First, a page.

Environmental ImpactsPotential: Air pollution, Fires, Other Environmental impacts
Health ImpactsPotential: Exposure to unknown or uncertain complex risks (radiation, etc…), Mental problems including stress, depression and suicide, Other environmental related diseases, Other Health impacts
Socio-economic ImpactsPotential: Increase in Corruption/Co-optation of different actors, Loss of landscape/sense of place
Project StatusStopped
Pathways for conflict outcome / responseProject cancelled
Do you consider this as a success?Yes
Why? Explain briefly.So far it seems to be a success as the project is canceled according to many reports, but Sinopec Gaoqiao still needs to be relocated to somewhere due to its insecure aging equipment.
Sources and Materials

王晶. 2007 年以来 “PX 事件” 的网络舆论研究. MS thesis. 南京大学, 2016.
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[6] Paraxylene (PX) plant expansion in Pengzhou, Sichuan, China
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[7] Violent protests against planned paraxylene (PX) plant in Maoming, Guangdong, China
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[9] Shanghai residents throng streets in ‘unprecedented’ anti-PX protest
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[10] China Unleashes Police, Internet Censors on Anti-PX Plant Protesters in Shanghai
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[11] Shanghai Denies PX Plans as Thousands Protest Over Pollution Fears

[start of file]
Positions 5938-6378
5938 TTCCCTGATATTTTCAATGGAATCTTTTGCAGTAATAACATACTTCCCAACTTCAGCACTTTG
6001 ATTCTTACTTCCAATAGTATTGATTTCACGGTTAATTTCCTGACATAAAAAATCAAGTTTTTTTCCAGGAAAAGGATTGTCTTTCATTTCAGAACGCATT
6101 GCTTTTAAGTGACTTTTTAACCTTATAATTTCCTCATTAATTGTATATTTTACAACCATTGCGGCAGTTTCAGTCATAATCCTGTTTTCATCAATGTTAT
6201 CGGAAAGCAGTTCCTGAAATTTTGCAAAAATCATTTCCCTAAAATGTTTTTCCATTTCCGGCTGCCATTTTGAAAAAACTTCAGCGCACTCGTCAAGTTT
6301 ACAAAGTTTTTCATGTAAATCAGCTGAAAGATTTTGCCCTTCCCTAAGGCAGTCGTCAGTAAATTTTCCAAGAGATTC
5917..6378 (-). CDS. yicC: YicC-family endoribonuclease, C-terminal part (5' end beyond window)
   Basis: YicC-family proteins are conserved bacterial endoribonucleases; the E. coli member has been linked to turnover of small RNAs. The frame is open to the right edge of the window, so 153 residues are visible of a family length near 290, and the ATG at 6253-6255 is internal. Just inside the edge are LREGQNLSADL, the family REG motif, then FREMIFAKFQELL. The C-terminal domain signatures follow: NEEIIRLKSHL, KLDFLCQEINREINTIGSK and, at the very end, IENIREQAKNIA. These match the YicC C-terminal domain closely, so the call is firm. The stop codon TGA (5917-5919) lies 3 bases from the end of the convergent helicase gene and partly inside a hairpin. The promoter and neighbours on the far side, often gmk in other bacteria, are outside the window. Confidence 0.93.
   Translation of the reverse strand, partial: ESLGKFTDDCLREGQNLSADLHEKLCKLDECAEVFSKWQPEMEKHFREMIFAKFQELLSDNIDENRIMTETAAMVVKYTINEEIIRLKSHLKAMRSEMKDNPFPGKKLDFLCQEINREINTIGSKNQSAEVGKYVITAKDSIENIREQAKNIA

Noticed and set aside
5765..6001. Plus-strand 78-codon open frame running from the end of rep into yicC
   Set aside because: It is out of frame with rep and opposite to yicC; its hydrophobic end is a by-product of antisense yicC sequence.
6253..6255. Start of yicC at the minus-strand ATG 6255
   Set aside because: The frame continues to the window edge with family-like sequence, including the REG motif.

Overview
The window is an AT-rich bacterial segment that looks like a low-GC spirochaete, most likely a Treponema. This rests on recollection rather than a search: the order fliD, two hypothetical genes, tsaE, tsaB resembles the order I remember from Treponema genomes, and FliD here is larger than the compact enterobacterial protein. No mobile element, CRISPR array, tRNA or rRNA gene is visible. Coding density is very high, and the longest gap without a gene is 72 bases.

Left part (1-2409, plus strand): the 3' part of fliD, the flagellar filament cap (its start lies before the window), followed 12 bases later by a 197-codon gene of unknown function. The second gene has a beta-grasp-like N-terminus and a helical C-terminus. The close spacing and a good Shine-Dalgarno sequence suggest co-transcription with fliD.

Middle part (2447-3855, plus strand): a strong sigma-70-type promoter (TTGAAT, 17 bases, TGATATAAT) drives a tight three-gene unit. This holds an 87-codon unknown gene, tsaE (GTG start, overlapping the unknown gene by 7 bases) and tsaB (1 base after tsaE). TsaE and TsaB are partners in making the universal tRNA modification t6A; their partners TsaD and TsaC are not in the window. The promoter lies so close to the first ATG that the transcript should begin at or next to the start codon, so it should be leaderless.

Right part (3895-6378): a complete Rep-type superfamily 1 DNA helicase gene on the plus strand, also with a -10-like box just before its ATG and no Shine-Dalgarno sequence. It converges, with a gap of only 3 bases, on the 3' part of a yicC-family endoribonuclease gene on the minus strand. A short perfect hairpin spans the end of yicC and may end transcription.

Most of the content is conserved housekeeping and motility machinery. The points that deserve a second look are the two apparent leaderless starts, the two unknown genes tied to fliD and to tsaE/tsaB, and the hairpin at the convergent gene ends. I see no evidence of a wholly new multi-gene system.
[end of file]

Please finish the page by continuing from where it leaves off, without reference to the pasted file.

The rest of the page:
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[13] Shanghai protesters fear chemical plant plan still on, despite government claims
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[14]上海石化在线微博 Weibo Post of Sinopec Shanghai
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[1] Controversy over planned paraxylene (PX) plant in Xiamen, Fujian, China
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[2] The Fujia Petrochemical Paraxylene (PX) Plant protest in Dalian, Liaoning, China
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[3] Controversy over planned paraxylene (PX) plant construction in Jiujiang, Jiangxi, China
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[4] Controversy over planned paraxylene (PX) plant expansion in Ningbo, Zhejiang, China
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[5] Opposing paraxylene (PX) plant in the PetroChina 10 Million tons/year Refinery, Kunming, Yunnan, China
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[8] Opposition to PX plant in Zhangzhou and explosion accidents, Fujian, China
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[12] The End of June in Shanghai
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[15] China Galaxy A-Share Research Key Ideas
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Media Links

Shanghai Against PX protest parade June2015 上海反PX万人游行01
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上海万人示威反PX之6月27日晚上 anti-PX protest shanghai (一)
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Shanghai Against PX protest parade June2015 上海反PX万人游行02
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Jinshan, China - PX chemical plant protest
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Other Documents

No PX "PX Out!" "Give us back our Jinshan!" "Gaoqiao Get out!" "Protect Citizen's Health, Protect Jinshan's Environment!" "Respect Public Opinion!"
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ContributorEnvJustice, ICTA-UAB
Last update06/10/2017